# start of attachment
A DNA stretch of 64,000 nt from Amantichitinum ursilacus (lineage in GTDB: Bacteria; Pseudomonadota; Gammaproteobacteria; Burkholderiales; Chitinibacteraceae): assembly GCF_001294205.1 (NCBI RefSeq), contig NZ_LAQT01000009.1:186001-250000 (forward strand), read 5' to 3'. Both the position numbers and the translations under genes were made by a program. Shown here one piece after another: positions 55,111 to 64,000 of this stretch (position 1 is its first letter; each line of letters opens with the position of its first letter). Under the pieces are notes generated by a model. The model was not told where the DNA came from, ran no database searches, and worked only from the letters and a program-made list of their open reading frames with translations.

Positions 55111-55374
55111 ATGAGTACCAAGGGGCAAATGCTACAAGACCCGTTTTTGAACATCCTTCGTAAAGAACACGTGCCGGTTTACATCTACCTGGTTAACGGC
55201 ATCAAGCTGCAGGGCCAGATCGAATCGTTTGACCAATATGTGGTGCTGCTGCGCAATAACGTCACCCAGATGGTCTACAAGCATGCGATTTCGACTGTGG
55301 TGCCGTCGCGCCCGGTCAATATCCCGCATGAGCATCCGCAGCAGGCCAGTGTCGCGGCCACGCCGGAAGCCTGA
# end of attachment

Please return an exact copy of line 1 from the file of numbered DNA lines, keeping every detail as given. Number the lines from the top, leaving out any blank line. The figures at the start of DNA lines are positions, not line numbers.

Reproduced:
A DNA stretch of 64,000 nt from Amantichitinum ursilacus (lineage in GTDB: Bacteria; Pseudomonadota; Gammaproteobacteria; Burkholderiales; Chitinibacteraceae): assembly GCF_001294205.1 (NCBI RefSeq), contig NZ_LAQT01000009.1:186001-250000 (forward strand), read 5' to 3'. Both the position numbers and the translations under genes were made by a program. Shown here one piece after another: positions 55,111 to 64,000 of this stretch (position 1 is its first letter; each line of letters opens with the position of its first letter). Under the pieces are notes generated by a model. The model was not told where the DNA came from, ran no database searches, and worked only from the letters and a program-made list of their open reading frames with translations.